Don’t just cling to hope. Be it. Continue reading
“Don’t forget to give the dog her pill.”
That’s all my wife Joy had said. Her tone was perfectly pleasant. She didn’t make a federal case out of it. But my blood started a low simmer that, over the next half hour, rose to a silent but steady boil.
When my feelings are hurt, I don’t usually go on the attack. I shut down. When all is well with my soul I start conversations and crack jokes. Once my emotional clouds roll in, my responses are clipped and my tone goes flat.
Now you would probably think that I could simply say, “That hurt my feelings.” But you know, then I would have to admit that my feelings were hurt. And revealing hurt feelings makes me feel weak and vulnerable. Besides, I realized how stupid this was going to look. And I hate to look stupid.
“Is something wrong?” Continue reading
A friend of mine and I are exchanging emails about spiritual growth. She recently shared with me a paraphrase of something Bishop Desmond Tutu once said.
We are like light bulbs. God is like electricity. Light bulbs illuminate their surroundings. That is to say, they shed light when they are connected to a source of electricity. Unscrew a bulb from a fixture, and out goes the light. The bulb is what it truly is only when it is connected to a power source.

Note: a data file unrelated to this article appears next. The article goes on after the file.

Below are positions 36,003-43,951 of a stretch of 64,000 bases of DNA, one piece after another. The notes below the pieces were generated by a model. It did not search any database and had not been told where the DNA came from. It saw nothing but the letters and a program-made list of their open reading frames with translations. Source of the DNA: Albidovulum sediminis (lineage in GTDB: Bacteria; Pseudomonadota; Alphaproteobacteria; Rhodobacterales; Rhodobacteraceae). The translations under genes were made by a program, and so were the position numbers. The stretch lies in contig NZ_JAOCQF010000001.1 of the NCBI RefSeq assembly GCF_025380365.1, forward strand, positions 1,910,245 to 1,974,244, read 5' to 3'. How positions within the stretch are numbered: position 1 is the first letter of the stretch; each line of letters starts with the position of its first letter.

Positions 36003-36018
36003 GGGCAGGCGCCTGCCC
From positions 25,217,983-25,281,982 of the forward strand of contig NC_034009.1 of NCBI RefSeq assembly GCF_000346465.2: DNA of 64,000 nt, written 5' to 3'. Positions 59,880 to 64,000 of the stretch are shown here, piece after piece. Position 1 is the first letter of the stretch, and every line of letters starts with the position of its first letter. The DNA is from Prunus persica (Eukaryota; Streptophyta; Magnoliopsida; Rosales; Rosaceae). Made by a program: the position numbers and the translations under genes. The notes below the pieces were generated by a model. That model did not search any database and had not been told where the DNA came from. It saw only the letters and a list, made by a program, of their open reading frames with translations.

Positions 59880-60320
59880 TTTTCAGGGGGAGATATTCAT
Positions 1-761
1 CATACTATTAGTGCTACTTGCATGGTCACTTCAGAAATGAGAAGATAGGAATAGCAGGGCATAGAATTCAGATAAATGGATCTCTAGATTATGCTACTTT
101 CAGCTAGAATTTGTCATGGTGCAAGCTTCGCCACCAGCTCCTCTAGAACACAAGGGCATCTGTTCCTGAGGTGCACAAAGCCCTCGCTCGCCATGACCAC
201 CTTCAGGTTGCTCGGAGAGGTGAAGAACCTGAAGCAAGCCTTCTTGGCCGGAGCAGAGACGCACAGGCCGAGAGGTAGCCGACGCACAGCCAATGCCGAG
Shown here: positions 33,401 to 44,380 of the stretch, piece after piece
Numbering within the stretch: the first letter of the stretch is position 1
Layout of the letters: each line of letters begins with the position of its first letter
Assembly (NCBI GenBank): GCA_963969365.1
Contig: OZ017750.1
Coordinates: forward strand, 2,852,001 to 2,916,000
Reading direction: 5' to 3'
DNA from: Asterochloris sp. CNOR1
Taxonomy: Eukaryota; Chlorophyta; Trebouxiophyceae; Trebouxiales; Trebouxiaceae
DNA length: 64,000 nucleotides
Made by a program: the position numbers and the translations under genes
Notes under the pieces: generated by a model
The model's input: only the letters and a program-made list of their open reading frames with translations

In keeping with this light bulb analogy, God created humans to be connected with us. We are what we were always meant to be when we stay connected.
The apostle Paul has something like this analogy in mind when he talks about the fruit of the Spirit and contrasts it with the works of the flesh. The fruit of the Spirt is what we become as a result of our connection with God in Christ. The works of the flesh are what we make of ourselves.
In an intellectual landscape shaped by thinkers like Plato and Descartes, we may mistakenly think of Spirt and flesh as two different kinds of stuff. We might think that Paul is contrasting our immaterial soul with our physical bodies, counting the one as good and the other as evil. Continue reading